Political intrigue swirls around government’s climate report

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NEWS ANALYSIS: The gloves have come off during the week that’s followed release of the government’s long-awaited report on how Norwegians are supposed to reduce carbon emissions. Not only has the opposition found bones to pick with the report, the government players behind it have been accused of an unusually high degree of political intrigue and power plays.

Bård Vegar Solhjell (right) replaced Erik Solheim as environmental minister, and has been taking credit for the government's newly released climate report. In the background: The three coalition party leaders Jens Stoltenberg (Labour), Liv Signe Navarsete (Center Party) and Audun Lysbakken (SV). PHOTO: Miljøverndepartementet

They’re supposed to be on the same side, especially the government officials who all come from the Socialist Left party (SV). Instead, the circumstances surrounding last week’s release of the government’s so-called klimamelding have revealed serious bickering and bad blood within SV itself, not just the more predictable power struggles among the three parties making up Norway’s government coalition: SV, Labour and the Center Party.

It stems back to SV’s sudden, some say “shocking,” replacement of Norway’s government minister for the environment, Erik Solheim. He’d been working on the climate report for years, and holding firm on demands from SV — the most environmentally oriented of the three coalition parties — that fully two-thirds of Norway’s emissions cuts be taken in Norway itself, not simply through the provision of funds to make cuts in other countries.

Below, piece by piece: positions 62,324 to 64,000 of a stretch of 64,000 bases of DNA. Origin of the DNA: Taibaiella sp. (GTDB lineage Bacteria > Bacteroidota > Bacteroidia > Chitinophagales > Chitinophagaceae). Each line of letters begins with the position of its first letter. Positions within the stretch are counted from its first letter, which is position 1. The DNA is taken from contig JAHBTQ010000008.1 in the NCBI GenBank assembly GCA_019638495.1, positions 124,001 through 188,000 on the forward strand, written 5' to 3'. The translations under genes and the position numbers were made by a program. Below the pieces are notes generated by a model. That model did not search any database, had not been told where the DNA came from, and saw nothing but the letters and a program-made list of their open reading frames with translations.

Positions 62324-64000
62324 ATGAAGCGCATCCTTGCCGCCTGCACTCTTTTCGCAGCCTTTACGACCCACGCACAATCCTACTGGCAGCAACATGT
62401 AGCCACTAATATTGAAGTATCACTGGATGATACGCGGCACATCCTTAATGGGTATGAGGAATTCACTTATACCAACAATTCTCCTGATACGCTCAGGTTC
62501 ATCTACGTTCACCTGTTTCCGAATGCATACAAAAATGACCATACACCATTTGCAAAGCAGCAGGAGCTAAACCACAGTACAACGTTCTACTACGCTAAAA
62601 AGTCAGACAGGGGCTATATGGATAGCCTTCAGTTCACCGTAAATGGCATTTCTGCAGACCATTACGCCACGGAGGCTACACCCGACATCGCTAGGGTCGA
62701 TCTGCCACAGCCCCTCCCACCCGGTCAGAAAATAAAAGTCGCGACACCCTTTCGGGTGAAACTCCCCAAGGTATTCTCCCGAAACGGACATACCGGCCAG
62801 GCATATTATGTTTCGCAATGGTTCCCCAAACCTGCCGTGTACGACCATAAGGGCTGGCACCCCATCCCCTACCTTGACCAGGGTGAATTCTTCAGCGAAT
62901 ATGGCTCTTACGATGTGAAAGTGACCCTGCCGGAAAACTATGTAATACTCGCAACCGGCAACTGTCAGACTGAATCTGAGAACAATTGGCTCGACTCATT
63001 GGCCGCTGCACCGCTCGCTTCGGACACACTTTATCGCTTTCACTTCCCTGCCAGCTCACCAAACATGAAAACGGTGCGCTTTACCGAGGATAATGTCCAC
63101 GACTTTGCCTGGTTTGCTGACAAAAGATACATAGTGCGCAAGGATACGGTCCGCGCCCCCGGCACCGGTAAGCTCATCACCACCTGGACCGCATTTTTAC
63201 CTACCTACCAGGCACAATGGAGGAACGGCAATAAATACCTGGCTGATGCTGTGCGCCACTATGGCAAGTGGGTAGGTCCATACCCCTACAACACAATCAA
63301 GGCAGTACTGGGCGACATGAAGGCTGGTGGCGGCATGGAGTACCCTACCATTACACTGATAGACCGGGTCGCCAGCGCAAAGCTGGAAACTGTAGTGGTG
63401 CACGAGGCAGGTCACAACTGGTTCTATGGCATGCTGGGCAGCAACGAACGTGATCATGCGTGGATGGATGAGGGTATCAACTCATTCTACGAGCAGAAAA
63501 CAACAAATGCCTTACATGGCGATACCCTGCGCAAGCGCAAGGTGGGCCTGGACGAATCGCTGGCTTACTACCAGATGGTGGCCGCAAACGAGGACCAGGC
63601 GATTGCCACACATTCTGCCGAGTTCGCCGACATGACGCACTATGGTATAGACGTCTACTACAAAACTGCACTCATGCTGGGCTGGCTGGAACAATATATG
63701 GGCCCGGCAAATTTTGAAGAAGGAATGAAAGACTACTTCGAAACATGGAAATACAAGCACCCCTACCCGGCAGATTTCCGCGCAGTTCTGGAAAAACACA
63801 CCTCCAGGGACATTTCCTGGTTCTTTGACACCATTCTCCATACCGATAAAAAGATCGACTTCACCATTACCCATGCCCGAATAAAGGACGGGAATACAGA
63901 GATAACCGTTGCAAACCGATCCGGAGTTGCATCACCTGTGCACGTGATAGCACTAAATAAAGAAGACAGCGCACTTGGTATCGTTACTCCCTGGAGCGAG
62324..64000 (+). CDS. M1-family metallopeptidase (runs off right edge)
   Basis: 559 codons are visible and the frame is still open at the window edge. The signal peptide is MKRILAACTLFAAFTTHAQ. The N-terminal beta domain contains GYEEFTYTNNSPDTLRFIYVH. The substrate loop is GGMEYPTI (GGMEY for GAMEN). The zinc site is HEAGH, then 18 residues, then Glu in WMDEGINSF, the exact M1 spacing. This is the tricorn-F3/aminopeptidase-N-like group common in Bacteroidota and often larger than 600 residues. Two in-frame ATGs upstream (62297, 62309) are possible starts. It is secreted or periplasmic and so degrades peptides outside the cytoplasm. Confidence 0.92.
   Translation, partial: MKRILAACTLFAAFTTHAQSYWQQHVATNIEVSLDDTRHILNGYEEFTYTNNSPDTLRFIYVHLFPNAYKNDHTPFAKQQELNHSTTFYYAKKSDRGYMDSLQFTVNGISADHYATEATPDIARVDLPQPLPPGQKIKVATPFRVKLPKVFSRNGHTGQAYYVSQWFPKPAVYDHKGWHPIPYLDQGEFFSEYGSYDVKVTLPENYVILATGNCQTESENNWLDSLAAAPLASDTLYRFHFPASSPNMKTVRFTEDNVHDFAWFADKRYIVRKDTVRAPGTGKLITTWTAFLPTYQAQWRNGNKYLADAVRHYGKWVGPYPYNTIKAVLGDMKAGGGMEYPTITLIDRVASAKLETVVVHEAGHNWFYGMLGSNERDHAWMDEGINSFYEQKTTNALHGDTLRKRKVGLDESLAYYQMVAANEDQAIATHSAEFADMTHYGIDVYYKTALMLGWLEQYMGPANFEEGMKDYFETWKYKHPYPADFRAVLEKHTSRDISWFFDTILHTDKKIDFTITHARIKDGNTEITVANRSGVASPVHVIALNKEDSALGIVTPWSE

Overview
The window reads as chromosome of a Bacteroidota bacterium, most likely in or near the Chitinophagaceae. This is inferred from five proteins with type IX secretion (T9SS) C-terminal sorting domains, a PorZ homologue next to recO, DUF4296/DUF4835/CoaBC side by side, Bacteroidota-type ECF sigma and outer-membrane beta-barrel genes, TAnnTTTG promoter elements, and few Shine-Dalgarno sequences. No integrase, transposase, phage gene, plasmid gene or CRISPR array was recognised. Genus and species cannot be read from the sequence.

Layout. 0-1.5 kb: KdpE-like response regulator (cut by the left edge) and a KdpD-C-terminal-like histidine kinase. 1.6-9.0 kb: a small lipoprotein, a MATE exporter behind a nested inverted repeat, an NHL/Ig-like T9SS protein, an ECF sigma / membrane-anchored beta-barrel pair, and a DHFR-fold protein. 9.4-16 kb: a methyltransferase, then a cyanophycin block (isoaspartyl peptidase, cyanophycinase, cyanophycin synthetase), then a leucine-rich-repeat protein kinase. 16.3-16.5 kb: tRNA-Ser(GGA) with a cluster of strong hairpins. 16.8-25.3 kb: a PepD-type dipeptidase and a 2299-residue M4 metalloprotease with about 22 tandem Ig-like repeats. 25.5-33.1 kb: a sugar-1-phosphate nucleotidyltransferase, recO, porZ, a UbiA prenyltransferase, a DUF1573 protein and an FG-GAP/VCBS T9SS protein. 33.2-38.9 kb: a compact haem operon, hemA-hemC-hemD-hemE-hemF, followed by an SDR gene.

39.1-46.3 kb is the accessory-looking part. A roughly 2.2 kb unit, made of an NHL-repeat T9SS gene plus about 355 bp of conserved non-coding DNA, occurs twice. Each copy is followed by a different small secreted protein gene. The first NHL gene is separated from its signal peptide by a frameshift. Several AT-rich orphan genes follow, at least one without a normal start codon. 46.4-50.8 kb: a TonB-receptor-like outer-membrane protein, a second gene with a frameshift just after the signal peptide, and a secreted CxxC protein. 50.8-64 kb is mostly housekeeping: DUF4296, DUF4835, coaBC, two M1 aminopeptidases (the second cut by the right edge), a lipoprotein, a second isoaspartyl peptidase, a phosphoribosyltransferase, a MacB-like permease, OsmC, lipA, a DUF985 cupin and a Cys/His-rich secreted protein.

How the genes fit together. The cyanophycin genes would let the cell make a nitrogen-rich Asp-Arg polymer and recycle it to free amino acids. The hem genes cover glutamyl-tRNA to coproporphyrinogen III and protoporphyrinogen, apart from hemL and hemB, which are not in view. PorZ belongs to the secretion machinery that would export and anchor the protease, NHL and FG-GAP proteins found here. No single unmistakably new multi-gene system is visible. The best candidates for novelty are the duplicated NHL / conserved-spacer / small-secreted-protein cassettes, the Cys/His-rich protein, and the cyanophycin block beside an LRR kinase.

Erik Solheim (left) has been working on climate issues for years, like here at the UN climate talks in 2009 with negotiator Audun Rosland. But Solheim was suddenly replaced as Norway's environmental minister last month. PHOTO: Miljøverndepartementet

That key point reportedly had finally been agreed back in January, according to Solheim. After that, the coalition worked with “measures and methods” for making those cuts. Newspaper Dagens Næringsliv (DN) reported last week that until mid-February, the leaders of all three parties were in agreement that the climate report would be released on March 2.